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vigfus

How to get really good magnification on super macro?

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Hi,

 

I've been using my Nikon D7000 with a Nikkor 60mm macro lens in a Sea&Sea housing since 2013 and lately gotten more and more into super macro (hairy shrimps, skeleton shrimps etc.). I have two INON UCL-165 (screw on), but still have to crop more than I would like if I take a picture of something like a Costasiella kuroshimae (Sheep nudibranch) and the depth of field gets ridiculous. I'm wondering what kind of options I have in upgrading my system. Would it be wiser to go with

a) stronger wet lenses

b) teleconverter

c) extension tube

or do I have other options? What are the pros and cons? If I can get better magnification and better depth of field I'm prepared to invest in a 105mm lens and extra housing parts as well. I'd love to get some extra working distance between me and my subjects as with both wet lenses on the subject is pretty much attached to the glass. I've attached some pictures just to show my cropping issue even though the order became messed up (pic 1 and 3 are from the same picture).

 

Best Regards,

Vigfus

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Hi Vigfus,

 

I find it helpful to think about optimizing macro photography in terms of resolution, magnification, and depth of field. Physics dictates that higher optical resolution automatically leads to less depth of field. So you can't have it both ways. But that only applies to the optical resolution. For instance, if you shoot 1:1 with the aperture wide open depth of field is razor thin and the optical resolution is very high. In fact it is much higher than the pixel size of the detector and much of the optical resolution is not captured while you still suffer from the loss of depth of field. What you really want is to balance the optical and sensor resolution so you don't loose more depth of field than is necessary. You could close the aperture to match optical and sensor resolution, gaining depth of field without losing resolution. Alternatively, you can increase the magnification so the smallest resolved features start to match the pixel size. In this case magnification actually helps in getting more detailed images, although depth of view will remain thin.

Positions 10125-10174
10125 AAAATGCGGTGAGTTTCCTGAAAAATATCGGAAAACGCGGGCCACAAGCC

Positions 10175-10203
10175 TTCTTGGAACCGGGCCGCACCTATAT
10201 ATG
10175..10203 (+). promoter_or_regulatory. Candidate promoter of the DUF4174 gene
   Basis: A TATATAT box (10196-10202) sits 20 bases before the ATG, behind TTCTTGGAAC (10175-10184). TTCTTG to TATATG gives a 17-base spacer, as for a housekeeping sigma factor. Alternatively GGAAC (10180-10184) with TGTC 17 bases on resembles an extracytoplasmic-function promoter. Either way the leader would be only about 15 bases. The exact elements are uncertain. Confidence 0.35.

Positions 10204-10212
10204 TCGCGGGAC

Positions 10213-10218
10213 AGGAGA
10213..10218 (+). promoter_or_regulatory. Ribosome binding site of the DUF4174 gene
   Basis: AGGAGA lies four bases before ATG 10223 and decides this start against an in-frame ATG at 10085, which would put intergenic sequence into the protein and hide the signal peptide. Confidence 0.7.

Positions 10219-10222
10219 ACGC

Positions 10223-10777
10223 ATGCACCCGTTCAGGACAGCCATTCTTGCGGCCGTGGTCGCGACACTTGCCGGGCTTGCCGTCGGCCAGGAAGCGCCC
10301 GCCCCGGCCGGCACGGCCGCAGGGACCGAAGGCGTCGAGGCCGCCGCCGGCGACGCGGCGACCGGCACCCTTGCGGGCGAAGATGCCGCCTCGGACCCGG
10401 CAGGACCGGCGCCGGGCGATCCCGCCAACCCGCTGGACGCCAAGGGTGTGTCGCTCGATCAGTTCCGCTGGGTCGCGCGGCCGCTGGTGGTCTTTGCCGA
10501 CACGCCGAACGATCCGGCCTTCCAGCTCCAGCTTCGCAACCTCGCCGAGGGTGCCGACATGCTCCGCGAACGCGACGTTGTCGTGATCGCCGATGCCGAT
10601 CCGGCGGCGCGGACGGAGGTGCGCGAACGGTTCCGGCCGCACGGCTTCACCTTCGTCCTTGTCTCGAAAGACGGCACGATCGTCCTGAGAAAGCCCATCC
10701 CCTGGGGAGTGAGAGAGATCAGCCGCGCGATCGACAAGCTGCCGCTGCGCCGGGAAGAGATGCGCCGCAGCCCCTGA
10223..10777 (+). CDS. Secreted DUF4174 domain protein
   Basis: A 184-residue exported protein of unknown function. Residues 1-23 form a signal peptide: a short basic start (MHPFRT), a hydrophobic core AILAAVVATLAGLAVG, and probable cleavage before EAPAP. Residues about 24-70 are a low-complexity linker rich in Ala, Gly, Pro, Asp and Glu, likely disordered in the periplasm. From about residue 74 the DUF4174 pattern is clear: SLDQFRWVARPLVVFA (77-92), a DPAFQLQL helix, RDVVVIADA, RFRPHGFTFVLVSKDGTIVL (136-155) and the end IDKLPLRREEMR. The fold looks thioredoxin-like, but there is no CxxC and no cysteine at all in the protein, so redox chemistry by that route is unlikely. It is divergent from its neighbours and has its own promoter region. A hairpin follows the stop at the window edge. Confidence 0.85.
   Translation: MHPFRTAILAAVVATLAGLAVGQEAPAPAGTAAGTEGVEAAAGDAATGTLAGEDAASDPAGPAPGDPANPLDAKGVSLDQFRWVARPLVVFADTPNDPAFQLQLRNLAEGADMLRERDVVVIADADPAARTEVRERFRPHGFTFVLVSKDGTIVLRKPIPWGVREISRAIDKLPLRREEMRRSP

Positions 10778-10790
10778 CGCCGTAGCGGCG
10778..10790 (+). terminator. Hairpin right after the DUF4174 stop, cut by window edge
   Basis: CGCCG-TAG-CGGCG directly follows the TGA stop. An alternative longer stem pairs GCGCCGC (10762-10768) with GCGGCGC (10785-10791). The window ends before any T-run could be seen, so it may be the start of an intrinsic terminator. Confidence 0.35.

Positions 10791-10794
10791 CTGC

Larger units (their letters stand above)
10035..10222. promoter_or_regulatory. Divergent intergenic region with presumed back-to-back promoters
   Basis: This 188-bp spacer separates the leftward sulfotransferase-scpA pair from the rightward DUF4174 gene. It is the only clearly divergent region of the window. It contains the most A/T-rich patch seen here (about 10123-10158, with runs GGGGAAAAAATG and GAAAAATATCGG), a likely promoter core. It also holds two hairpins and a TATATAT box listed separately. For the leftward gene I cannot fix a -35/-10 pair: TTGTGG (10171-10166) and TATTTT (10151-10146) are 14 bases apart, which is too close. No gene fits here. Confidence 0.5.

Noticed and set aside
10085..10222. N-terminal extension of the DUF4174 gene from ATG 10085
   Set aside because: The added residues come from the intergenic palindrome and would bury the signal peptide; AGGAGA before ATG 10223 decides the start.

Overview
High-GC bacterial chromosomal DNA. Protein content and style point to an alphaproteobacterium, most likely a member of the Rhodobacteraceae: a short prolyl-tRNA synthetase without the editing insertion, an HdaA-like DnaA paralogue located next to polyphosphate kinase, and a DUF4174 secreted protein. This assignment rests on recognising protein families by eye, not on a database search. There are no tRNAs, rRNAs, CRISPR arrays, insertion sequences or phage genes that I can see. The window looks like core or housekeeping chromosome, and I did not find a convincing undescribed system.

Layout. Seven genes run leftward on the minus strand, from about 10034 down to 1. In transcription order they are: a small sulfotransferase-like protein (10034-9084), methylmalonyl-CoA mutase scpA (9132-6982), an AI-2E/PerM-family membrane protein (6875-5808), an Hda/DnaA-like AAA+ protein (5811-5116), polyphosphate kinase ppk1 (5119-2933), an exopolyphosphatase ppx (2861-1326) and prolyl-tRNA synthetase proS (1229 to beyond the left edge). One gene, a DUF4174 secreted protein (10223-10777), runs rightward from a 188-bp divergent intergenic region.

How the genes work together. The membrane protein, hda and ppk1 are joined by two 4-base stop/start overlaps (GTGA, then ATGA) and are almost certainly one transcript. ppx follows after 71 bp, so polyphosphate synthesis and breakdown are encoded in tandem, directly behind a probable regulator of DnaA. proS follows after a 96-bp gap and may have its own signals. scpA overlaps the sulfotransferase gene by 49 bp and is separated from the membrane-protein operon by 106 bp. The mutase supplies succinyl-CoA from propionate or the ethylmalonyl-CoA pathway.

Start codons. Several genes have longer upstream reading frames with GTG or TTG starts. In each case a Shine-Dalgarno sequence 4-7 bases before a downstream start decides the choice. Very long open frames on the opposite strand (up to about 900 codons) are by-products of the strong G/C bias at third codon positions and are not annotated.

However, if the sensor resolution is already adequate then further increasing magnification will make the shooting a lot more challenging without really helping the image. In contrast it just means a loss in field of view, just like what happens when you crop in post. A typical situation is when you really close down the aperture to gain depth of view. By then you have lost so much resolution that increasing magnification isn't sensible in getting a more detailed image. There can still be reasons to do this. For instance to ensure that the subject is large enough in the view finder so you can actually make sure it is in focus.

 

The other point is working distance. The 105mm will help with that. In addition, the same wet diopter will give you more magnification on the 105mm than the 60mm. A teleconverter also gives more magnification without reducing working distance, but I would definitely prefer a 105mm over 60mm with teleconverter. If you are really into macro the 105mm will be a good investment.

 

Bart

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The issue that you have is that the two diopters even stacked have focal length longer than your lens. You need as a starter a 105mm so that you increase distance and focal length to make the wet lenses work better. After that you can start looking at something like the nauticam smc if you are still not happy. The smc though is not much more powerful than the two Inon but has less optical aberrations

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Thanks guys!

I've been looking at the 105mm lens as one of the investments to come so this makes the lens itself settled. I've heard that in some cases it makes a difference if you get an older or newer version of the lens. Is

"Nikon AF-S VR Micro-Nikkor 105mm f/2.8G IF ED" the lens you would go for or an older one?

 

Best Regards,

Vigfus

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